Most offices were shut down — along with schools and county and federal government offices — but Blake Gilley and two coworkers had to come in. By noon, they had left, and an hour later they were enjoying drinks in First Down.
“Literally no one else was there,” he said of his office. “All of our other offices along the East Coast were shut down. I haven’t received an email in three hours.”
Wilson Blvd and N. Glebe Road were drivable, but covered in slush. The streets were far from empty, however, as most residents seemed to be enjoying their snow days. A few impromptu snowball fights even broke out.
Rock Bottom Brewery (4238 Wilson Blvd) manager Avery Minor expects that later in the day, much of the outdoor merriment will continue in bars like his.
“Bars and grocery stores are the places that have to stay open,” Minor said. ”People will always need food and drinks. What else are you gonna do?”
(In Virginia, alcohol-centric establishments — which we refer to above as bars — must serve food and are technically considered restaurants.)
The last two decades in Arlington have been defined by massive, rapid growth in both the residential and business sectors, and leaders in the community are predicting more of the same over the next 10 years.
At Tuesday’s ARLive event, ARLnow.com asked several members of the Arlington community, from residents to business leaders to politicians, what they thought the future would hold. No one believes Arlington will take any steps back from its recent growth — despite a commercial vacancy rate of about 20 percent – and no one mentioned controversial projects like the Columbia Pike streetcar or the planned Long Bridge Park aquatics center.
County Board candidates John Vihstadt, a Republican- and Green-endorsed independent, and Democrat Alan Howze, were in attendance and professed their optimism for the county they hope to lead.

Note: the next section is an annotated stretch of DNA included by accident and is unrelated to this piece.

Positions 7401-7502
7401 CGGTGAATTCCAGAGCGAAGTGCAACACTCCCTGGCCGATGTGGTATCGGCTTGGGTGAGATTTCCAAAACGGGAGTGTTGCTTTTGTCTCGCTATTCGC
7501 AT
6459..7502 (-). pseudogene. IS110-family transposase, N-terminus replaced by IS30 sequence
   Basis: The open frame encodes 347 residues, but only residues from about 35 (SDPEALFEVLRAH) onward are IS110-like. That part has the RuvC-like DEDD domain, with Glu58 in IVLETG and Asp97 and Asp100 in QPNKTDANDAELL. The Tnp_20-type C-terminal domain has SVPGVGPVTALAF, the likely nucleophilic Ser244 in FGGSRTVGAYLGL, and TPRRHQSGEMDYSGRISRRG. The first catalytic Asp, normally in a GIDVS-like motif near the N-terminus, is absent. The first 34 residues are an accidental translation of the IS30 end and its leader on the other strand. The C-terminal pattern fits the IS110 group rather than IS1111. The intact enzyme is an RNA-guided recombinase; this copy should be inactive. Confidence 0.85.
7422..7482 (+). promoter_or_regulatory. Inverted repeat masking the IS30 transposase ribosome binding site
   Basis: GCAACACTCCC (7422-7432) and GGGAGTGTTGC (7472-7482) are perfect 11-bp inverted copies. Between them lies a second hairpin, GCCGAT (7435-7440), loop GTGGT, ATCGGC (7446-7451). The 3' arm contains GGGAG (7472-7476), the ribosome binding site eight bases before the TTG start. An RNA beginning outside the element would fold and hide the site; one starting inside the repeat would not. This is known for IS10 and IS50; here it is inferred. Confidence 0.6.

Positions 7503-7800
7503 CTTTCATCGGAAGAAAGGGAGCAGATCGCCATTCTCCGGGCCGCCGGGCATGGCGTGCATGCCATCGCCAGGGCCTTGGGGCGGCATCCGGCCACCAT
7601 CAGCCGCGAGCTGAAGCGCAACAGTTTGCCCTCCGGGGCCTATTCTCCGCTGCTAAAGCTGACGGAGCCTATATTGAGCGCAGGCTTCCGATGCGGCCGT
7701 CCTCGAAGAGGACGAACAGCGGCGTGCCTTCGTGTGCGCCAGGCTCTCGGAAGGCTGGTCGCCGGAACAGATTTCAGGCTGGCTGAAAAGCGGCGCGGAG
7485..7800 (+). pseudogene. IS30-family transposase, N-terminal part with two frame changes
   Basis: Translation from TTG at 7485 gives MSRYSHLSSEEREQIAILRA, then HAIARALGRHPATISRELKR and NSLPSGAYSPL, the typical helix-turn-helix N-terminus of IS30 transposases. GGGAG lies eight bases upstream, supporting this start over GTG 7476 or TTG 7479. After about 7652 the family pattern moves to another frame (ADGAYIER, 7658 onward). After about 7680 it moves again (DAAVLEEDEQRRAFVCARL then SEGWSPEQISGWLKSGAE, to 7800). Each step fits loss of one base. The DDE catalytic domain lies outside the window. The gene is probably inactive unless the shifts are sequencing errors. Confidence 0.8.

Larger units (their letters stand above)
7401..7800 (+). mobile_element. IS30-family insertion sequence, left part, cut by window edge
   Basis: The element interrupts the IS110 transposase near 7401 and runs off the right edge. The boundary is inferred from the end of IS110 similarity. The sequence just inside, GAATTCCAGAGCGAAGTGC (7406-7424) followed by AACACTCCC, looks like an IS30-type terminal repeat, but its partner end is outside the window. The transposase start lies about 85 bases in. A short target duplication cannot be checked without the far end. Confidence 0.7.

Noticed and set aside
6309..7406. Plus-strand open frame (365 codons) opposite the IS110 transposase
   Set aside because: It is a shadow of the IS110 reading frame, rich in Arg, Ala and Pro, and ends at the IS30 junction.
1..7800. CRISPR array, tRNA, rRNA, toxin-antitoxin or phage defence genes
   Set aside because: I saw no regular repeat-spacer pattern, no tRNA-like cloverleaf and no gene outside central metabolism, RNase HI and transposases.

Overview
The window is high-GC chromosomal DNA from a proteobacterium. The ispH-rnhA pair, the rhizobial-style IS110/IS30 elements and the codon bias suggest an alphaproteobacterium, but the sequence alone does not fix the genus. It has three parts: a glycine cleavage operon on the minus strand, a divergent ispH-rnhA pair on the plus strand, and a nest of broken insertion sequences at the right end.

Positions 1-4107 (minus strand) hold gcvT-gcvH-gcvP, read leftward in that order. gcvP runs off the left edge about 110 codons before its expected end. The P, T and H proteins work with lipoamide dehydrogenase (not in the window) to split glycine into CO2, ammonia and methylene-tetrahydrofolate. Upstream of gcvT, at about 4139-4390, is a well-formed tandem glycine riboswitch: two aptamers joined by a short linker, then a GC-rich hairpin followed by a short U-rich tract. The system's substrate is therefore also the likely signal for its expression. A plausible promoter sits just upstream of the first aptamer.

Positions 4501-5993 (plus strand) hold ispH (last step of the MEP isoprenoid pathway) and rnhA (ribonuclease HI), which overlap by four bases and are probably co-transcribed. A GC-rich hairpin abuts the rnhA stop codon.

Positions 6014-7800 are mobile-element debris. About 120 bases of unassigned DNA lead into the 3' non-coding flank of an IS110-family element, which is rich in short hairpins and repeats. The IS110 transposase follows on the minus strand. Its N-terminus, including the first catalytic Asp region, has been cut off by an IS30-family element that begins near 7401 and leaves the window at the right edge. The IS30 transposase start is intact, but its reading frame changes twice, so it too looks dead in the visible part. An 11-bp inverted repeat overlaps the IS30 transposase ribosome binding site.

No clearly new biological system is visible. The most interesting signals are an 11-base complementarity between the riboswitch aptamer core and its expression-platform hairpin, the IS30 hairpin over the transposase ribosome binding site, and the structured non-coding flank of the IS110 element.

“I think it has unlimited potential,” Vihstadt said. “I hope it’s going to continue to be a diverse community. At the same time I hope we’re able to preserve the small-town feel of Arlington. I really think it’s almost unique among jurisdictions in the D.C. area in terms of its attractiveness and potential, but it needs to redouble its efforts to remain innovative and competitive.”
“In the next ten years we will see a revitalized Crystal City, a growing Columbia Pike corridor, and a community that continues to value Arlington’s vibrant mix of urban and suburban,” he said. “We will also see more students in our schools than we have seen in decades as neighborhoods continue to turn over, new families move into Arlington and younger residents stay in Arlington after starting families.”
Crystal City’s potential was also on the mind of Aurora Highlands Civic Association President Cheryl Mendonsa, who noted that when she moved into her neighborhood, Crystal City and Pentagon City were fractions of what they are now.
“As Crystal City develops it’s going to be an interesting dynamic,” she said. “It’s going to be the place to be. We’re so close to everything — I think it’s going to be a major city.”
Brian Zupan, the regional sales director for Urban Igloo, also agrees with Howze on the appeal of Arlington’s mix of suburban neighborhoods and urban centers.
“People want the urban-suburban feel in areas they live,” he said. “People want to have things where they’re living. People don’t want to drive to the strip mall and get food, they want to walk. We’re going to see a continued infill and increased density with proximity to the District.”
Interior construction on the restaurant, at the Liberty Center South development (4000 Wilson Blvd), is scheduled to start this month, we’re told.
Construction is expected to take about three months, shortly after which the restaurant will open.
Photo via Facebook
This pothole, on N. Fillmore Street in Clarendon, is one of the biggest we’ve seen in Arlington.
It’s about two feet across and several inches deep. But is it actually the biggest in Arlington, which is being plagued by potholes as a result of the especially cold and damp winter?
If you’ve seen one that might be bigger, let us know in the comments. And post a photo, if you have one.